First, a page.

As researchers and policymakers have worked to grasp and understand the extent to which people are limited in their access to health care depending on where they live, a research team led by Augusta University Executive Vice President for Academic Affairs and Provost Neil J. MacKinnon, PhD, has authored a new study that looks at geographic health disparities in 11 high-income countries.
The study, titled “Mapping Health Disparities in 11 High-Income Nations,” was published by JAMA Network Open, marking the third time MacKinnon has been published by the journal.
“We looked at the difference in the health care experience of individuals living in rural and urban areas across 11 different countries using 10 health care indicators. What we found there’s an average of about two of the 10 indicators where there was a statistically significant difference between urban and rural areas. When you drill down further, the U.S. had the most rural-urban differences, which is not that surprising because the U.S. really stands apart from those 10 other countries, most of which have a national health care system while the U.S. does not,” MacKinnon said.
“What our team found surprising was that our assumption was incorrect that rural would be worse across the board. We actually found some instances where rural is a protective factor instead of a risk factor, where things were actually better in rural communities. There is some literature that suggests that patients maybe have stronger relationships with their health professionals in rural communities because they see them as an integrated part of the smaller, more intimate community.”
MacKinnon’s team included Augusta University researchers Vanessa Emery from the Institute of Public and Preventive Health, as well as Jennifer Waller, PhD, and Preshit Ambade, DrPh, all within the Department of Population Health Sciences of the Medical College of Georgia at Augusta University, and Brittany Ange, PhD, from MCG. They were joined by Munira Gunja from the Commonwealth Fund, a nonprofit health care foundation based in New York City, as well as Emma Watson with the NHS Education for Scotland.
“We’re excited because this also ties into some of our international efforts with Scotland through the Converge initiative, looking at rural health,” MacKinnon said.
“The Commonwealth Fund funded this study and they provided the data, but even though they conduct this survey every year, they had never looked at what the differences would be between rural and urban areas, and so that’s what we did with this analysis.”
“People living in rural communities in the U.S. are particularly vulnerable in our health care system and really stand out among rural adults in high-income countries,” said Munira Gunja, study co-author and senior researcher for international health policy and practice at the Commonwealth Fund. “They are more likely to have health problems, struggle more to pay for their health care and are less likely to have a regular doctor. International comparisons like these are important because they allow us to learn how we can reduce, or maybe even eliminate, geographic disparities.”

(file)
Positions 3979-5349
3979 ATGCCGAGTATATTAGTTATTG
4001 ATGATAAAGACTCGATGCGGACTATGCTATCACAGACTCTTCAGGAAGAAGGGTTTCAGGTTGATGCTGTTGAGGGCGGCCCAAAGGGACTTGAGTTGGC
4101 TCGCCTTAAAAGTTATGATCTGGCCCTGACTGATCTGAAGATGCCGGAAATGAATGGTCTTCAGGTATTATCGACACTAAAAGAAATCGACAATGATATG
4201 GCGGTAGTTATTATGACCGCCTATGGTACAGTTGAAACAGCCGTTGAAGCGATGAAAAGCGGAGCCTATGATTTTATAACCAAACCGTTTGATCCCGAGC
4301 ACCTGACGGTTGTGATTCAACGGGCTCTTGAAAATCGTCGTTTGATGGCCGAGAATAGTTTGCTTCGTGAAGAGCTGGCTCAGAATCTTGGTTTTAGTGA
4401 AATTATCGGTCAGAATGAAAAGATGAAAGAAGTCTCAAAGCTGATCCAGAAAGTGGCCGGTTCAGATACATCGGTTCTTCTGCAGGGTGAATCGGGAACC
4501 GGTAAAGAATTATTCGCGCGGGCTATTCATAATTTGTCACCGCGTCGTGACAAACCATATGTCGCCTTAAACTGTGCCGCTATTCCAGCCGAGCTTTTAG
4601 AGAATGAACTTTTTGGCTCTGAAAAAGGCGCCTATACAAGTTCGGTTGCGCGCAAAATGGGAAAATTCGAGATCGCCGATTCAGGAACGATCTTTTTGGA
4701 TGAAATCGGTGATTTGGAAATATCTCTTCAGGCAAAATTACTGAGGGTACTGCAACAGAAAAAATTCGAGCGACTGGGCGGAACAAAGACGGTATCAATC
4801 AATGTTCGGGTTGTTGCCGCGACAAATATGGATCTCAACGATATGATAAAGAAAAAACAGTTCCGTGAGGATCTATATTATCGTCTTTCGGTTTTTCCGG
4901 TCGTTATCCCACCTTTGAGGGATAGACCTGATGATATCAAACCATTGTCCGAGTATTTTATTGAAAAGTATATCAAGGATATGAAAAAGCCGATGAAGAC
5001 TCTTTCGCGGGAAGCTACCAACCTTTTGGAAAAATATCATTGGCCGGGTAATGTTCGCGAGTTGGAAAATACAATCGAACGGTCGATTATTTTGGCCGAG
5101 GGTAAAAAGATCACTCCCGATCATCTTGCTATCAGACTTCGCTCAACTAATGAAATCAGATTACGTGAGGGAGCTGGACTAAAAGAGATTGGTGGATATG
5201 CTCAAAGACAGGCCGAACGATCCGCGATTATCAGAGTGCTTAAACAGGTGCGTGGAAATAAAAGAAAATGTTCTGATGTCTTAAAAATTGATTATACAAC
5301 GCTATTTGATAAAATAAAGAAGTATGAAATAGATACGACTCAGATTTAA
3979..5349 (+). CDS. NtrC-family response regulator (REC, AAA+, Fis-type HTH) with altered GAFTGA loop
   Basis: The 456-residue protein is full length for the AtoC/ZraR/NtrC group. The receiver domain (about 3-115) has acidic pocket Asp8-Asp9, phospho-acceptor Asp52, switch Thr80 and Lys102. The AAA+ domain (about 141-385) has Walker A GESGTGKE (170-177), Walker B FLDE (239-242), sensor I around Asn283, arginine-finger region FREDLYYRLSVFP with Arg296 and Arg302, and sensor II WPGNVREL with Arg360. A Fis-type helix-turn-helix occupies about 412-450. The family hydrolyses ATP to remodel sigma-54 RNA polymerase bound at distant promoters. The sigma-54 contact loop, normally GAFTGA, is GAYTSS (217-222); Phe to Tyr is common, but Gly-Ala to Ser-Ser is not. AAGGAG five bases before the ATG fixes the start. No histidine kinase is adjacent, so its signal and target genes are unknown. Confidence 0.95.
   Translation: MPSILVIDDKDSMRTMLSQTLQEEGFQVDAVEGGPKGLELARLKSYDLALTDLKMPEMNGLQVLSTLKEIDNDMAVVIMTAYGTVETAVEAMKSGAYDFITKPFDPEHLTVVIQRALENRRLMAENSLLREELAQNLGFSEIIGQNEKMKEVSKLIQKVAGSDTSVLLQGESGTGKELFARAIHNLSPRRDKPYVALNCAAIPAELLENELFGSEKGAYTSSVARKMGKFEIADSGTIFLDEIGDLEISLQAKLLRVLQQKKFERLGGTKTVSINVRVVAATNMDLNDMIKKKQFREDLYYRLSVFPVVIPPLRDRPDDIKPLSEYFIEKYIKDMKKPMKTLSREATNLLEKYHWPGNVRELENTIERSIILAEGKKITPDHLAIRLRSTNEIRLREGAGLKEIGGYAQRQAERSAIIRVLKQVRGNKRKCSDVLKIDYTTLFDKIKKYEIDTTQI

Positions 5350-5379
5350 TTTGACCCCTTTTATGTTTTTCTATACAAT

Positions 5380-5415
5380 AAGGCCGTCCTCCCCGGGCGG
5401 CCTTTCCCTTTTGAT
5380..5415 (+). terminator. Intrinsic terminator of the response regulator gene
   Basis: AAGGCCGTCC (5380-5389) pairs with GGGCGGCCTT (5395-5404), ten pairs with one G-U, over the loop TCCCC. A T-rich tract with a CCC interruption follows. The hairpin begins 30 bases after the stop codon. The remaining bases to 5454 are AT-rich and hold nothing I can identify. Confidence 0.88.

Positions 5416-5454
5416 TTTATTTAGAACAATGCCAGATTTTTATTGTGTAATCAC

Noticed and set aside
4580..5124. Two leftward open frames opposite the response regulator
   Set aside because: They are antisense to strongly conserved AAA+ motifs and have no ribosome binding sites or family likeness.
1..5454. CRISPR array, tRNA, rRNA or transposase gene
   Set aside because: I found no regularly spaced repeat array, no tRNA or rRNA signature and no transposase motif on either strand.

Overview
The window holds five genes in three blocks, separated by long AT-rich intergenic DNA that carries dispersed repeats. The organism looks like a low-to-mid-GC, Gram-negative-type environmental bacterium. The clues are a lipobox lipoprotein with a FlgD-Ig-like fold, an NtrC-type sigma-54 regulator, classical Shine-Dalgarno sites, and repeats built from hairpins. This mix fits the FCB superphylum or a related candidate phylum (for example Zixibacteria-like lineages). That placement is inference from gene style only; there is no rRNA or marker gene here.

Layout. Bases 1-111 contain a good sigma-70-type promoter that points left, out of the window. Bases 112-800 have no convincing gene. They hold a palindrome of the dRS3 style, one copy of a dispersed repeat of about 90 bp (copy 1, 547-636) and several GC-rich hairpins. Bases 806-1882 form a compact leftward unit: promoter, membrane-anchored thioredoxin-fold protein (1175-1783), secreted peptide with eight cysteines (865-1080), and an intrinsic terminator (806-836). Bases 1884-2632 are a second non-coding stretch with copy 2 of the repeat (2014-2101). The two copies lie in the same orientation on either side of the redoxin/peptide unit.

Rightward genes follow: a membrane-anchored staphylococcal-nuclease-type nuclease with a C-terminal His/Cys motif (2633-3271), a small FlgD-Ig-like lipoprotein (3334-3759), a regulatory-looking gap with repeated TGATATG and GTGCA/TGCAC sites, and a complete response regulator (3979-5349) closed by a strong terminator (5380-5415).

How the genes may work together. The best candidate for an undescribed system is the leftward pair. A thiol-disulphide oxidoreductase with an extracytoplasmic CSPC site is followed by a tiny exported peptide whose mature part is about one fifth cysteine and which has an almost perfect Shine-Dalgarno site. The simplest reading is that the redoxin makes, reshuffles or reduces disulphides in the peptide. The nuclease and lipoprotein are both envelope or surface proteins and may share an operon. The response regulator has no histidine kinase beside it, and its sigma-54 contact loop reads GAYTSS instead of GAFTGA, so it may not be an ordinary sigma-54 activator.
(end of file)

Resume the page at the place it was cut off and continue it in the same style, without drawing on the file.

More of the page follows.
The study analyzed results from the 2020 Commonwealth Fund International Health Policy (IHP) Survey, which is a nationally representative, self-reported and cross-sectional survey of adults from Australia, Canada, France, Germany, the Netherlands, New Zealand, Norway, Sweden, the United Kingdom (UK) and the United States (U.S.). The team compared the association of area type (rural or urban) with 10 health indicators across three domains: health status and socioeconomic risk factors, affordability of care and access to care. Logistic regression was used to determine the associations between countries with area type for each factor, controlling for individuals’ age and sex.
“Two of the countries where we found there were no geographic health disparities across the 10 health care indicators were Canada and the Netherlands. You could be a skeptic and say that in a small country like the Netherlands, would you really find any urban-rural differences, given that even rural areas are located not that far from cities?” MacKinnon said. “However, we found a big difference between Canada, which also had no disparities, and the U.S. Canada’s the second largest country in the world and the U.S. is the fourth. Both countries have huge, wide-open areas and yet Canada didn’t have the same disparities that we found in the U.S., but our health care systems are very different, so that was a better comparison.”
MacKinnon’s team looked at 22,402 survey respondents, representing a 14% to 49% response rate, depending on the country.
Across the 11 countries and 10 health indicators, there were 21 occurrences of geographic health disparities; 13 of those where rural was a protective factor and eight of those where rural was a risk factor. The mean number of geographic health disparities in the countries was 1.9. The indicators with the most occurrences of geographic health disparities were in the “access to care” domain.
The U.S. had significant geographic health disparities in five indicators, the most of any country, while Canada, Norway and the Netherlands had no significant geographic health disparities, meaning MacKinnon and his team would encourage health policy and decision makers in the U.S. to look to those three countries on how to improve geographic-based health equity.
“I feel Converge coupled with our new School of Public Health is an opportunity for our students and researchers to truly have a positive impact on health care and health policy here in Georgia and the rest of the United States. Population health studies like this where we’re using big datasets or other surveys and then looking at what’s happening across the entire country is so beneficial.”